By Keith Weir
SOCHI, Russia (Reuters) - Gambling company Betfair has signed an information sharing agreement with the International Olympic Committee (IOC) to support efforts to prevent betting corruption from tarnishing the Games.
The Olympics, both winter and summer, have not traditionally attracted a lot of interest from gamblers and have been free of the fixing scandals seen elsewhere in sports such as soccer and cricket.
However, the IOC is aware of the threat of fixing and will operate a new centralized system at the Sochi Winter Games starting this week to monitor betting patterns in coordination with gambling companies.
"The interests of sports governing bodies, like the IOC, and Betfair are completely aligned in wanting to ensure customers can bet in fair, transparent and secure markets on exciting sporting events," Betfair spokesman James Midmer said on Tuesday.
Betfair, which allows customers to gamble online against each other, says it plans to offer more than 1,000 betting markets during the Winter Olympics, with ice hockey and Alpine skiing expected to be the most popular sports.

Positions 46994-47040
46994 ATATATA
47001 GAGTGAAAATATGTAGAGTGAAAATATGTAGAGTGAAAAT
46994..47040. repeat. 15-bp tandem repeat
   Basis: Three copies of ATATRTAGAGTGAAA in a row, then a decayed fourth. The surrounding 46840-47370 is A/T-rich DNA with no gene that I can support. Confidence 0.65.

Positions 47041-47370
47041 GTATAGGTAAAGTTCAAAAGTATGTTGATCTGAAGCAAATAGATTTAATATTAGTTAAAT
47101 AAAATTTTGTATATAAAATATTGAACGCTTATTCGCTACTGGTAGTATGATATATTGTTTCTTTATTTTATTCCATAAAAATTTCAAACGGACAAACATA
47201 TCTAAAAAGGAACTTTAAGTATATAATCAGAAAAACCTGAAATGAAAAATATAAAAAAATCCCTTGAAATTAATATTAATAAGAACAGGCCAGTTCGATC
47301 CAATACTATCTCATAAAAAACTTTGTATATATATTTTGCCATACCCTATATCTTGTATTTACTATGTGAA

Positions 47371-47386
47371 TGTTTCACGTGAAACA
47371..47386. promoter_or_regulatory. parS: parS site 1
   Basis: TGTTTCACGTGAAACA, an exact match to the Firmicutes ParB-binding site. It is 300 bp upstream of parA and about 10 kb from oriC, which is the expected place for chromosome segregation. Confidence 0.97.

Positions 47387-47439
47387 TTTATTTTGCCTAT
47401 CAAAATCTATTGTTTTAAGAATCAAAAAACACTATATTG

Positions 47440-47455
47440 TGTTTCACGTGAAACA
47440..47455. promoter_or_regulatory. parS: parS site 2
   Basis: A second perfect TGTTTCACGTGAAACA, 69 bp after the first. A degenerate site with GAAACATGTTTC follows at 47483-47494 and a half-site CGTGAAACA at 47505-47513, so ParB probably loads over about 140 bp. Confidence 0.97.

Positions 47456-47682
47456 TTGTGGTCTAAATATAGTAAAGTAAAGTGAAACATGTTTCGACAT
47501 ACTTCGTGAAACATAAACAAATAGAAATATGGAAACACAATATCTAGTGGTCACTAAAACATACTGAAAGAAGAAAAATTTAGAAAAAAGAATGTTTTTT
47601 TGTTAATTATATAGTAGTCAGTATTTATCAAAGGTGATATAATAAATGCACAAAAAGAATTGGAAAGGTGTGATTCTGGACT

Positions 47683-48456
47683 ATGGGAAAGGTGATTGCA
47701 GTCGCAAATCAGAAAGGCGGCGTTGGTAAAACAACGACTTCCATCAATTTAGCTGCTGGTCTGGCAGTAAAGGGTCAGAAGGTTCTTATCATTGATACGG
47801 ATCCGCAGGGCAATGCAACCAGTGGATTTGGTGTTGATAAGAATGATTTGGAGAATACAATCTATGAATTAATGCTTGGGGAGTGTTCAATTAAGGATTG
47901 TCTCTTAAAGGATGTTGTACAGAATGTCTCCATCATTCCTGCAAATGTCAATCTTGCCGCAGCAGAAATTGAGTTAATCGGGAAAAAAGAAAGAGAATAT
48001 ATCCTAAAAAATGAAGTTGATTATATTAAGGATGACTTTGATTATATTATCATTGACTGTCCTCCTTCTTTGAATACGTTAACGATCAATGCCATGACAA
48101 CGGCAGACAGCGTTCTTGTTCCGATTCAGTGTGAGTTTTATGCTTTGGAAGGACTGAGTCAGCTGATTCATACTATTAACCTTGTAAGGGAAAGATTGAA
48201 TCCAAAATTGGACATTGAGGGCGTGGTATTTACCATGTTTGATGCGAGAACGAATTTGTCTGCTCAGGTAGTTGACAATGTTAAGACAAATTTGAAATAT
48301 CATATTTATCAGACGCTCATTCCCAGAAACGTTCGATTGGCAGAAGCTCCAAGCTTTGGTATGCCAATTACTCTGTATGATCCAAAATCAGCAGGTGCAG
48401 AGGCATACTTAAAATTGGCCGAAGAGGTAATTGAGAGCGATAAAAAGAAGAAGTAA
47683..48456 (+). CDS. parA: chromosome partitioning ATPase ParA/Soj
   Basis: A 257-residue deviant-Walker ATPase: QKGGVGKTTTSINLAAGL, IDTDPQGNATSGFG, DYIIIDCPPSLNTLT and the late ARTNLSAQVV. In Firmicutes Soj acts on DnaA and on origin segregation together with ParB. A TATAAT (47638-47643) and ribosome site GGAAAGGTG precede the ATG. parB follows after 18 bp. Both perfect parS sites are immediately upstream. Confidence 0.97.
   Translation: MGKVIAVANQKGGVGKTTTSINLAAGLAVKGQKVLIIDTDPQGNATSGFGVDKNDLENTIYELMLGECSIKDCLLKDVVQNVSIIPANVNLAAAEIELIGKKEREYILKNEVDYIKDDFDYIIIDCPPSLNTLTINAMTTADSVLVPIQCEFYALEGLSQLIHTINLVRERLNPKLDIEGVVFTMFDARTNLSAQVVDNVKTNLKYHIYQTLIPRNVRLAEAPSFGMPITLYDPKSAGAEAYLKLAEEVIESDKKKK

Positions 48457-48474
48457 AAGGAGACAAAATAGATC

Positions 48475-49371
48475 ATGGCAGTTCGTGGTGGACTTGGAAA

Besides Betfair, the IOC has a similar agreement in place with the European Sports Security Association, a group linking bookmakers including leading British companies William Hill and Ladbrokes
"We are very pleased with these agreements, which build on our successful collaboration during London 2012," said IOC communications director Mark Adams.
William Hill said the Winter Olympics was a small event for it and likely to have total turnover of only around 500,000 pounds ($815,000) across the two weeks of action.
"These markets therefore have low liquidity and it is extremely easy to spot strange betting patterns - but we believe that it is highly unlikely that we will see any issues," a company spokesman said.
Eight women badminton players were disqualified at the London Olympics in 2012 for throwing matches. Their motivation was to try to manipulate the draw and was not linked to betting.
($1 = 0.6123 British pounds)
(Editing by Stephen Wood)